You may have heard that the Hall of Fame Game in Cooperstown, an exhibition contest between two major league teams, will be having its last outing this coming Monday. Some writers have suggested that it’s a “que sera sera” moment, that “all things must pass”, that should end because it’s not practical. I wonder if they’ve actually ever gone to this game.
Have they seen the parade?
Have they checked out the guy guy in the No. 7 Yankee car who looks a little like Mickey Mantle – and who, incidentally, is a bartender at a local resort?
Have they seen the kids who scurry for the candy being tossed from the cars, snacks that they can easily get cheaply at the local CVS? It reminds me of tourists grabbing for cheap beads they pass out during Mardi Gras in New Orleans.
And then you get to see the players in the trolley cars, with you trying to suss out the ones you actually might recognize.
You get to the stadium and you have the home run hitting contest, where almost inevitably some player you’ve never heard of beats out the league home run champion from the previous season.
You take your score card and you dutifully mark down the names of the starting lineups, but it’s of no use, for they brought in all these extra players from AA, whose names aren’t all on the rosters – check out all those uniforms with the numbers is the 60s, 70s, 80s and 90s – and the managers put them in and out of the game like origami.
My father-in-law Richard and I have gone to this game for 8 of the last 9 years. The only season I missed was the year after the Red Sox first won the World Series this decade, and he was able to secure tickets for that game the day of. Not so incidentally, he took all of these pictures.
Last year when I went to the game between Toronto and Baltimore with my father-in-law, there were five home runs hit just in our outfield section. One landed to my right and then careened to my left in front of my face. Another was just beyond our reach.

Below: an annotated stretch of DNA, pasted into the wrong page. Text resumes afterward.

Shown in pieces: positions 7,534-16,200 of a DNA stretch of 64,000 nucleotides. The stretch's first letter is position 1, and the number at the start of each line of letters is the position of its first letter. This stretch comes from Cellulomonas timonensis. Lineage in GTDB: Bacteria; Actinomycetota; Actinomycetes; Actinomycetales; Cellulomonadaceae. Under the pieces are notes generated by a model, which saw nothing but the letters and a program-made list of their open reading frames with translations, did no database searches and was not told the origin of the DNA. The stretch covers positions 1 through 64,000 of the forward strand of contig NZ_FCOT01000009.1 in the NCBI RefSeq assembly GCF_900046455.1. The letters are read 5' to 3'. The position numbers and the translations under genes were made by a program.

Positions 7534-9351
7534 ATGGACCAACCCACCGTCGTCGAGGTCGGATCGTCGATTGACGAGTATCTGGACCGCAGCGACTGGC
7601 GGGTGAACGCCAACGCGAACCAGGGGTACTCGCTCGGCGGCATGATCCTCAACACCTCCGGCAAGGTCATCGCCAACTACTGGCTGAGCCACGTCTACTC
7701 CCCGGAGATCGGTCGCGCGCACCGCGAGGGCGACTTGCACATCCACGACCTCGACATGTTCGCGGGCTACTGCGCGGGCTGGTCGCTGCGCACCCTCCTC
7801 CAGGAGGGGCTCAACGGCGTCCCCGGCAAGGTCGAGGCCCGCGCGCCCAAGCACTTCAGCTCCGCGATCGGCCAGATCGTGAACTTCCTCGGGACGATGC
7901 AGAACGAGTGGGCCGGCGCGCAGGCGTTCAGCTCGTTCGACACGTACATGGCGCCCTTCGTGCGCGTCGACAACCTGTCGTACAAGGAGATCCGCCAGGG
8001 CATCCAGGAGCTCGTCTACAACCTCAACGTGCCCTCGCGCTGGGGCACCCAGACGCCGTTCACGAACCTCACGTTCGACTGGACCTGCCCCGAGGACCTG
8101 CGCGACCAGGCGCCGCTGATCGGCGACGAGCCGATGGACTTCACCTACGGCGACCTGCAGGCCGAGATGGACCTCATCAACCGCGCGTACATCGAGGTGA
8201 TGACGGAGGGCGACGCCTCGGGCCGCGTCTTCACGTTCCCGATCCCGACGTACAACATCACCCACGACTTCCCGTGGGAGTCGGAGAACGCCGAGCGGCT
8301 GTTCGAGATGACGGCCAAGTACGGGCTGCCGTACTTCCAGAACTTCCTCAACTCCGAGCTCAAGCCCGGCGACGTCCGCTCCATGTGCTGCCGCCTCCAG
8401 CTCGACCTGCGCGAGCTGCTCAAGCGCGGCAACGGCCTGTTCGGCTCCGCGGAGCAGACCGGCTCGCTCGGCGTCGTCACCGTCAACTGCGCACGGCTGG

But my favorite part of the Hall of Fame Game involved begging the center fielder to throw the ball to your outfield section after his warm-ups with the left fielder. In fact, last year’s center fielder for the Toronto Blue Jays, Vernon Wells, was a master, systematically taunted each section with the ball, throwing it to one area only to reveal a secret second ball in his pocket, which he then tossed to the other section. It was marvelous theater, and great fun.
I understand the logistical difficulties of Major League teams showing up in this tiny Otsego County burgh, but I don’t think the solution to this game/issue is to put an International League game there as some have suggested. There was an IL game played this year between Syracuse and Rochester, and the Syracuse team perhaps can continue to host the game, but it would be a weak substitute. Did you know the single A (short season) Oneonta Tigers already plays a game on Doubleday Field annually and before them, the Oneonta Yankees? It’s hardly comparable.
What would be more interesting would be to have an old-timers’ game played at the Field. In fact, this suggestion was floated about by the long-time fans of the game when they were standing in line waiting for tickets on a cold winter afternoon. There are already many baseball veterans who line the streets on the two Hall of Fame parade weekends selling autographs, so it is a natural extension of what’s been going on already in the town.
A more radical idea is to have a game between a couple teams there count in the standings. I’m not suggesting it – yet – but the notion intrigues.
In some form, Doubleday Field deserves Major League baseball.